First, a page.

Plug-In Electric Vehicle Market Share In Utah – Model-By-Model Breakdown


A few weeks ago, we posted an article on plug-in electric vehicle sales in Maine.

More specifically, the article pointed out that the Chevy Volt was outselling the Nissan LEAF in Maine by a factor of 2 to 1.

While that may be true in Maine, it’s not at all true in Utah.

InsideEVs contributor Mark Larsen, a resident of Utah, has compiled sales data in the form of a model-by-model market share pie chart showing how sales have played out in Utah.

As the pie chart depicts, the LEAF easily outsells the Volt in Utah, not by a 2 to 1 factor, but close.

*For more of Mark Larsen’s electric vehicle related works, check out his website here.

InsideEVs Contributor Mark Larsen Tweets In Response To Our Maine Sales Article

InsideEVs Contributor Mark Larsen Tweets In Response To Our Maine Sales Article

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9 Comments on "Plug-In Electric Vehicle Market Share In Utah – Model-By-Model Breakdown"

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I live in Utah and can understand why. I wanted to buy a Volt but had a very bad experience at the Chevy dealer in Ogden. They wanted me to sign o to a $500.00 / month lease. They knew almost nothing about the Volt and were giving all kinds of false information. The Nission dealer by comparison respected my concerns and worked to make me happy. I’ve had my leased Leaf almost a year and love it. I have to keep reminding my wife that it is my toy. I never charge anywhere but home and the only big negative I can say about the car is the lack of a spare wheel.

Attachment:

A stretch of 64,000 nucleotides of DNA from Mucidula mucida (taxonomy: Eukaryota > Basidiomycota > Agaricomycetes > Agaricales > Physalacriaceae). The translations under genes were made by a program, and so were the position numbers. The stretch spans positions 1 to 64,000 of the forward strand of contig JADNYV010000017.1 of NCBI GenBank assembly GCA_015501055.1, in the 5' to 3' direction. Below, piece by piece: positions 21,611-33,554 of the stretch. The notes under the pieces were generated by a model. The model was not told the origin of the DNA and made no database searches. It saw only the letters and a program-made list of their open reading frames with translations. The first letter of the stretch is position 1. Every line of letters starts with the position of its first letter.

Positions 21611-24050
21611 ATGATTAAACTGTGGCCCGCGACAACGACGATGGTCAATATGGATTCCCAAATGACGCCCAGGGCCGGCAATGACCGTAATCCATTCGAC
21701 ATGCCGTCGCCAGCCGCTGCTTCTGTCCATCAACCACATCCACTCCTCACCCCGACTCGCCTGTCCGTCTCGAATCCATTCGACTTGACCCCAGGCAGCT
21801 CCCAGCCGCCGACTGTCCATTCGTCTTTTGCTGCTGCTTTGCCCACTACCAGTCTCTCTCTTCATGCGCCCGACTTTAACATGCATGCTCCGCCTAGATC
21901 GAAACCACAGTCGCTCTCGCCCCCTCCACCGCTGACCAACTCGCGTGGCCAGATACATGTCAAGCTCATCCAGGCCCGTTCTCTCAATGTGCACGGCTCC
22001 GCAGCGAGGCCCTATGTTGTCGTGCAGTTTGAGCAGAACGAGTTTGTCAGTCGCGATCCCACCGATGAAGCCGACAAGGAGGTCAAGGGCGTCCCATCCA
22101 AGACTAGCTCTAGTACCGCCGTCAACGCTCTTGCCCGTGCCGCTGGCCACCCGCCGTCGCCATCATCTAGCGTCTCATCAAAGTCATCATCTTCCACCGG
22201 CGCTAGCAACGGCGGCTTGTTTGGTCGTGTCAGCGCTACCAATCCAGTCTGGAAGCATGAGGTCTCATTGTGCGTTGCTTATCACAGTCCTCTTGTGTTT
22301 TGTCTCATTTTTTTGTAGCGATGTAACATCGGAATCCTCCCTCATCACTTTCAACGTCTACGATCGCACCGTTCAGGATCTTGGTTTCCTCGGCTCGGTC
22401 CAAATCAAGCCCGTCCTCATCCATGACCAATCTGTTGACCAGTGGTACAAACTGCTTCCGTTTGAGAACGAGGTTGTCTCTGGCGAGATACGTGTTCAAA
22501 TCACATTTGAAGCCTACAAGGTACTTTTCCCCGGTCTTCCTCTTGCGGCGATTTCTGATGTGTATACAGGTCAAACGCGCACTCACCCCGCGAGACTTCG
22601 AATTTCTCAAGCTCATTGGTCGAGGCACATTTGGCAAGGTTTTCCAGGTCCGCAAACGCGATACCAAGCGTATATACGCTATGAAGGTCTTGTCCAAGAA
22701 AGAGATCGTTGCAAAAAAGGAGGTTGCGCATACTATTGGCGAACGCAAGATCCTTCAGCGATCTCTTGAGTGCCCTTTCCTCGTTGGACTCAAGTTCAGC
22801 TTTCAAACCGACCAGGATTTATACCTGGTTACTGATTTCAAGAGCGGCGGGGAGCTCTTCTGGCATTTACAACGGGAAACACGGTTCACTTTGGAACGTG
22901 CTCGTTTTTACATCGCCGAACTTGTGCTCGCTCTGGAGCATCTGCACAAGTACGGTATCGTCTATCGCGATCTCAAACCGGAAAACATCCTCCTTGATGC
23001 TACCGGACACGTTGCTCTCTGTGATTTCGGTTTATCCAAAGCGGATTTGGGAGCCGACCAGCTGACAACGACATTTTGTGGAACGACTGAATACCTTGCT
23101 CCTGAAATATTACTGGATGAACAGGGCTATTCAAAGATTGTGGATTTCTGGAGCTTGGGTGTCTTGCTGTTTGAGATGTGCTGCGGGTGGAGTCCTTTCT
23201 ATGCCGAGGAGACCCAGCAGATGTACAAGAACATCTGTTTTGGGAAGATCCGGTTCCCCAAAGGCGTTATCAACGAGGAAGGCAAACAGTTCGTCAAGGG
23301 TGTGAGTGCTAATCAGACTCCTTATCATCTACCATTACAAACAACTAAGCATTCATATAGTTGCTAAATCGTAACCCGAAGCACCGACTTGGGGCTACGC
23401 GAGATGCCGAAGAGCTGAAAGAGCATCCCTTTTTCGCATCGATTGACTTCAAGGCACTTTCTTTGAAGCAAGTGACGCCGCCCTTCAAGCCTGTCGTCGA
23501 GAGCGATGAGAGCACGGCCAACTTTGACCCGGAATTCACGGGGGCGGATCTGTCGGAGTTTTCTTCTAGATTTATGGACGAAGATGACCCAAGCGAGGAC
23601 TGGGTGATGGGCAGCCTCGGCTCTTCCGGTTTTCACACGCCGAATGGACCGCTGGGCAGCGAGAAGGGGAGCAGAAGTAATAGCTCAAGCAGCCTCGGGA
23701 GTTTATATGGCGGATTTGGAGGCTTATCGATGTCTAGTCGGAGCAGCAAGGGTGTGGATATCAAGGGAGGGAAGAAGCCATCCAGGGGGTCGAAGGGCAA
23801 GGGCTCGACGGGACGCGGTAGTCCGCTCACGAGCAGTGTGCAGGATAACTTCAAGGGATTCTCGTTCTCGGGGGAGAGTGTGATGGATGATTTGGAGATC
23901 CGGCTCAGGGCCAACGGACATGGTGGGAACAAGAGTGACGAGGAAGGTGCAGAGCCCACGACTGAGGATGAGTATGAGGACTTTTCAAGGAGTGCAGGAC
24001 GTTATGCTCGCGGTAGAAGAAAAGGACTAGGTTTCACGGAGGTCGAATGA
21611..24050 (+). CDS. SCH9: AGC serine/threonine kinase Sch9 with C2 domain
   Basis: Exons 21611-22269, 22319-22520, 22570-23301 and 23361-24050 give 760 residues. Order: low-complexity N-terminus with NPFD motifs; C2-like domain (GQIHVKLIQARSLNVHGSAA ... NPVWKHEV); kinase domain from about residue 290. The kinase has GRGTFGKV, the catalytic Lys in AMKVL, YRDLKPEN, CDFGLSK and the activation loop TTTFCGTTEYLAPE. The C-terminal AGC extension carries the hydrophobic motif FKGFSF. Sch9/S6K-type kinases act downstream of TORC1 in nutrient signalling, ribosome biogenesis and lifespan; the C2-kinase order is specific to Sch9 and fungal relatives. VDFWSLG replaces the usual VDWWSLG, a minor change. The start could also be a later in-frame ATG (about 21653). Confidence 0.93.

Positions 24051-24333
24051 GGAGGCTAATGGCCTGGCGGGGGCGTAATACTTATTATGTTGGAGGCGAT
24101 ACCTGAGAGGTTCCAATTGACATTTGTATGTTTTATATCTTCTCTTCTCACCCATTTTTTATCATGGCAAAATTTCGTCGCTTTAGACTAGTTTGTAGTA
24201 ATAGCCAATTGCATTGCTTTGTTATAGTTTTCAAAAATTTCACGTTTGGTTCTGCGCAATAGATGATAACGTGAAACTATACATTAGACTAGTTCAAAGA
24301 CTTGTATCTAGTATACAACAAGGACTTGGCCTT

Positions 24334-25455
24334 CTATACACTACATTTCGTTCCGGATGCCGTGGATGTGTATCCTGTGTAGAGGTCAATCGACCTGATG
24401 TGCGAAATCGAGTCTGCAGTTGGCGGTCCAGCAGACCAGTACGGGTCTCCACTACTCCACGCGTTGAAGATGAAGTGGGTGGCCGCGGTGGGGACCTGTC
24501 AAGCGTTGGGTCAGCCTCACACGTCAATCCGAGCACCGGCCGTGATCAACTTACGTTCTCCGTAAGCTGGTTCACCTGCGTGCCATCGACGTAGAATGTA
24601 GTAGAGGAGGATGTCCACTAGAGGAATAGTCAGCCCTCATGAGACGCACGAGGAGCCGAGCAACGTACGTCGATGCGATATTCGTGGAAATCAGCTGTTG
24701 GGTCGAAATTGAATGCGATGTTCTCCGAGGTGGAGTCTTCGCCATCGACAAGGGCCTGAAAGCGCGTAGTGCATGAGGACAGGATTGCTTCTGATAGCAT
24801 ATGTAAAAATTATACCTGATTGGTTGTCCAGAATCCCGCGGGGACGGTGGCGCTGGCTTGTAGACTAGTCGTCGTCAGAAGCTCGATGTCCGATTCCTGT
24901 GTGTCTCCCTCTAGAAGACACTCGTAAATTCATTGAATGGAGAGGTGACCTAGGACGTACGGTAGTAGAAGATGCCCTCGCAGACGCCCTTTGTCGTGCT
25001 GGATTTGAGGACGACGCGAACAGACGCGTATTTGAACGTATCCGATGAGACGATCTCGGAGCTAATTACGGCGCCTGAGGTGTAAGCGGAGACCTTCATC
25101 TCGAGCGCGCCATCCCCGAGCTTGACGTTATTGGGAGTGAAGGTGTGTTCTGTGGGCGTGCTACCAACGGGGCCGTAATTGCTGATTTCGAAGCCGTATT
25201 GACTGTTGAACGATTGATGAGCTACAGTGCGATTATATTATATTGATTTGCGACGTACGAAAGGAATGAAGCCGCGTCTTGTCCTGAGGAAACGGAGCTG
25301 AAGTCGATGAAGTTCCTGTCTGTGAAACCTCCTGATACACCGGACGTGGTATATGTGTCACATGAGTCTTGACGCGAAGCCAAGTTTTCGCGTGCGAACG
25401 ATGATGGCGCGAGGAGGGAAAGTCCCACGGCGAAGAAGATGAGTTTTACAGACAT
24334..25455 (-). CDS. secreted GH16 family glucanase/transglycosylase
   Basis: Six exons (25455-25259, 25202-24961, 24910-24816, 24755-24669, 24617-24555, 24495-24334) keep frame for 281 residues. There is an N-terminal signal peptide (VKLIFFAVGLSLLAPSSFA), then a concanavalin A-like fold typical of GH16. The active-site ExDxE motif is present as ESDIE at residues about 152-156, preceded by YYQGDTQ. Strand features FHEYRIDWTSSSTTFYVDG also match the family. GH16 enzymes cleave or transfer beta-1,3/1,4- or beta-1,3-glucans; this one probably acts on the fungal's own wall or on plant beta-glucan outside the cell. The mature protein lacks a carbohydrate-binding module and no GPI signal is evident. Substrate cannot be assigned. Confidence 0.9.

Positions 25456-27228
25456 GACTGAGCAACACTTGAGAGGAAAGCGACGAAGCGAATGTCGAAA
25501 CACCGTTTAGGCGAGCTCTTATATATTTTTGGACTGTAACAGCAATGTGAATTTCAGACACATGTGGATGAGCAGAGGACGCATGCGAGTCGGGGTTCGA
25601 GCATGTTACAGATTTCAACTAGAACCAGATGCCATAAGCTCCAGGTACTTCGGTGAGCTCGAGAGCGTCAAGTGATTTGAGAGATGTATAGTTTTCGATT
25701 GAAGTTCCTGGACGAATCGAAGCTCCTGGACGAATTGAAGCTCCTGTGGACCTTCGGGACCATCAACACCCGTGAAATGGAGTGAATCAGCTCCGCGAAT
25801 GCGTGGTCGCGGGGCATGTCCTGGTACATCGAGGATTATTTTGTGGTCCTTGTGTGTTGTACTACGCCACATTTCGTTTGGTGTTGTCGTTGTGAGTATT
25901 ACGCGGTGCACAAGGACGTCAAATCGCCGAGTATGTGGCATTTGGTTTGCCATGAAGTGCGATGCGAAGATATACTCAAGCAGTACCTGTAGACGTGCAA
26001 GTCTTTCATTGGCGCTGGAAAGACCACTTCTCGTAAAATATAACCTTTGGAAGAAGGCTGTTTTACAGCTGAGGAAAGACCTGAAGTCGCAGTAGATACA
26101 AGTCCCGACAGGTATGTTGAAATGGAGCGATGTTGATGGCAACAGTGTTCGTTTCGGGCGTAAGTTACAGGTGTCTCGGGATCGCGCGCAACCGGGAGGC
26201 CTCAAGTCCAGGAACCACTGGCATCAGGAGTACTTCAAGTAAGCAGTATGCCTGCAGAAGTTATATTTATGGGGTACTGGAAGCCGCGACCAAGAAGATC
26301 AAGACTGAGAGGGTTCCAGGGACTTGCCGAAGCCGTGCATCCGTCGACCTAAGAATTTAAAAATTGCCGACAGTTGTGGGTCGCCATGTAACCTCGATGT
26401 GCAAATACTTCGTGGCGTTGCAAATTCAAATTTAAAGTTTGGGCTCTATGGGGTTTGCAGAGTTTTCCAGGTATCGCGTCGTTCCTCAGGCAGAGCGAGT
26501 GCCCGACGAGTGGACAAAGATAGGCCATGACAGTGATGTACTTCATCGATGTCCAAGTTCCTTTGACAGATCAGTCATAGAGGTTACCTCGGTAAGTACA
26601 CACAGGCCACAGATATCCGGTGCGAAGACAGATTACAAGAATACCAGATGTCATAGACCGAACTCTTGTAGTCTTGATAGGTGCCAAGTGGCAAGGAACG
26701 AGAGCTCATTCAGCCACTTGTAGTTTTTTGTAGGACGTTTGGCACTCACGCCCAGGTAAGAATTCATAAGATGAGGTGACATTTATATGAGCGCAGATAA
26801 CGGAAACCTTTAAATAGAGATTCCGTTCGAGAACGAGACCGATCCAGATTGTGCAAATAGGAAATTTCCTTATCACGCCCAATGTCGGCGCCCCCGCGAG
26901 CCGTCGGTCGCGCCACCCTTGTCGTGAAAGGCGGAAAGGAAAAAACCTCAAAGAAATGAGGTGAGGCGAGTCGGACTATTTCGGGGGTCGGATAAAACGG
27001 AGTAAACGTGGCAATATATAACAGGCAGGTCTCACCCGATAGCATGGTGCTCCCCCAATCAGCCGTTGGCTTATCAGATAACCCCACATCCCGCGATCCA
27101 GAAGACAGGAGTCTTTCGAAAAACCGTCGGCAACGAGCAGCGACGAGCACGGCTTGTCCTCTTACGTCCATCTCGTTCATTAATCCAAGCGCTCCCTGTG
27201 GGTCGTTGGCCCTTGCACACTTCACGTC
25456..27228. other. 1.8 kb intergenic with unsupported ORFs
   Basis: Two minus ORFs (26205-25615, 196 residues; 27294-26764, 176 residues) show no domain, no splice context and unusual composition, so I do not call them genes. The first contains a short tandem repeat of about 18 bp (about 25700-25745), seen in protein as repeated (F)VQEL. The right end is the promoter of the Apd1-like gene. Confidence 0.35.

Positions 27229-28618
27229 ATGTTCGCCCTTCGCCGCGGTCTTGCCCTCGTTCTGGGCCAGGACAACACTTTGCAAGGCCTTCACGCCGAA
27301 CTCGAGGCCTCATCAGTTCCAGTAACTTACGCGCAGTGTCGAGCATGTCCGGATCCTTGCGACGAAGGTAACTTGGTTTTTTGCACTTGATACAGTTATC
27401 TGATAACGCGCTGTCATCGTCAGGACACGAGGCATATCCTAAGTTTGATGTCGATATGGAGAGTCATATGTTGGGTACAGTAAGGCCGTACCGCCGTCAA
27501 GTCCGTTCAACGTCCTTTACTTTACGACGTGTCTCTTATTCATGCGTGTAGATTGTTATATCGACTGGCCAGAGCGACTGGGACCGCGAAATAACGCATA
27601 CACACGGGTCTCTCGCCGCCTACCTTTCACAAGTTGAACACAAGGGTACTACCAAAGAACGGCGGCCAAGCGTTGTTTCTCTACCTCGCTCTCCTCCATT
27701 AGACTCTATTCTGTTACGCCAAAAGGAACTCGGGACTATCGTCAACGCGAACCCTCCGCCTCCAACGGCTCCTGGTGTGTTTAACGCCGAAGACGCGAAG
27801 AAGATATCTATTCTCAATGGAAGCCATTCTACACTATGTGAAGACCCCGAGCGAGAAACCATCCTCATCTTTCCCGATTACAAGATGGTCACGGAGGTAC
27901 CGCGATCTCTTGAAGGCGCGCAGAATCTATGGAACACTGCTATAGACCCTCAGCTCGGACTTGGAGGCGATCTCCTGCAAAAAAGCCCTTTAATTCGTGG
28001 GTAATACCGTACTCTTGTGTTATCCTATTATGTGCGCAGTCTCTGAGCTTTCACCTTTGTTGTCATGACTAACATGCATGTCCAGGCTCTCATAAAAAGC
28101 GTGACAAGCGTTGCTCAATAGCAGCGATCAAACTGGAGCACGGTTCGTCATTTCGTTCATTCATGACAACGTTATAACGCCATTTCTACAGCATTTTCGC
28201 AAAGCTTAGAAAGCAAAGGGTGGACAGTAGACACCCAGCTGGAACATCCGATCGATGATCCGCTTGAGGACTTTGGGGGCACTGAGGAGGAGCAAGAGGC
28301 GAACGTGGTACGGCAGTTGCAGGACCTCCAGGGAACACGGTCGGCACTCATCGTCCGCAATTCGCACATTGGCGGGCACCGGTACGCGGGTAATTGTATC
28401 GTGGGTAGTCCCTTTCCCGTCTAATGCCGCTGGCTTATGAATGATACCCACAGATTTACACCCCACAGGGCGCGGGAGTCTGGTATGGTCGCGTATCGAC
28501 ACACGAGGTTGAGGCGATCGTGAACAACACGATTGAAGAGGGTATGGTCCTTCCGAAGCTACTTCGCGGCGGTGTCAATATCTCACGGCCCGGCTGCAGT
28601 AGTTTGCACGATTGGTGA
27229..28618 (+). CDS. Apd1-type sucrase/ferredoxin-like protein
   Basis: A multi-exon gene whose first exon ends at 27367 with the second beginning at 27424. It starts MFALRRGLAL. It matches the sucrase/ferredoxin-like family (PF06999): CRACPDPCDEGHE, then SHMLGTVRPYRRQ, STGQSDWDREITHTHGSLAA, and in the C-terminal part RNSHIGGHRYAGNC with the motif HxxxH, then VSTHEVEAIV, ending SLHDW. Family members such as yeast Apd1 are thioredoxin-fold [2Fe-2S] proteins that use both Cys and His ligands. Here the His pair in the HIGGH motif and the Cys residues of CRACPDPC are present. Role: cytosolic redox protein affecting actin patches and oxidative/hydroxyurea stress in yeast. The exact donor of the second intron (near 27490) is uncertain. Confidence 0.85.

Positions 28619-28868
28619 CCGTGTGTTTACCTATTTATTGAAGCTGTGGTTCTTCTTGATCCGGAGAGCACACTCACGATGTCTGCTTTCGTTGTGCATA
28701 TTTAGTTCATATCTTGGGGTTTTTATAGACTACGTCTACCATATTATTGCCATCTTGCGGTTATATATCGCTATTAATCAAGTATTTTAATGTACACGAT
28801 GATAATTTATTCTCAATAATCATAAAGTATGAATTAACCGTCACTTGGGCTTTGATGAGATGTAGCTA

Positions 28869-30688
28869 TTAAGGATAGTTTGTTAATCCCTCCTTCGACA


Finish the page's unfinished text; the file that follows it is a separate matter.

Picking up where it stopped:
Wise not to buy the complication of the Volt and to lease the Leaf; assuming you have a three year lease, within that time you will know how the battery range problem with EVs shakes out.

I expect in three years Tesla will have their battery factory producing low-cost, high energy density cells and hopefully there will be an range upgrade battery for the Leaf.

Why are you trying to trash the Volt by calling it complicated? It is completely uncomplicated to own and very reliable.

Leaf, lower lease/purchase price, less incompetence by the sales departments when you go try to buy one, a 5th seat, and in Utah a state tax credit and HOV usage.

Volt offers better battery thermal managemnt, less range loss, higher owner satisfaction, more power and faster acclereation, much better crash test ratings, and owners actualy average more EV miles driven compared to the Leaf.

Either are a good choice but it depends on your needs as for which one is better.

So the Volt *isn’t* more complex than the LEAF? C’mon. That wasn’t trashing. That was comparing.

He said “Wise not to buy the complication of the Volt”, which is not a comparison nor a fact. Fact is, the Volt is a less complicated ownership experience. You can drive from from Salt Lake to Moab in the Volt. You can’t do that in the Leaf, without maintaining or making arrangements for a second vehicle. Other than dealing with salespeople that don’t know their product (pre-sale), Volt ownership (post-sale) is not complicated and ownership satisfaction ratings reflect this.

it is good to remember that chevy volt is counted as electric vehicle only in united states (and Canada). In the rest of the world it is counted as low emission ice car.

In the UK, isn’t there a Plug-In Car Grant for EV’s and PHEV’s. The Volt qualifies as a qualified PHEV. Also, in London the Volt qualifies for an exemption to the London Congestion Charge as a qualified PHEV. There are more examples in other nations.

How is this so, if everywhere but Canada and the U.S classifies it as a low emission ICE car? Please cite your source for every nation other than the U.S. and Canada, or stop making things up.

I asked for these sorts of figures from the state of Nevada but they said they won’t publish or release this information. =^(

Plug in day in Murray Utah this Saturday! My Citicar will be there.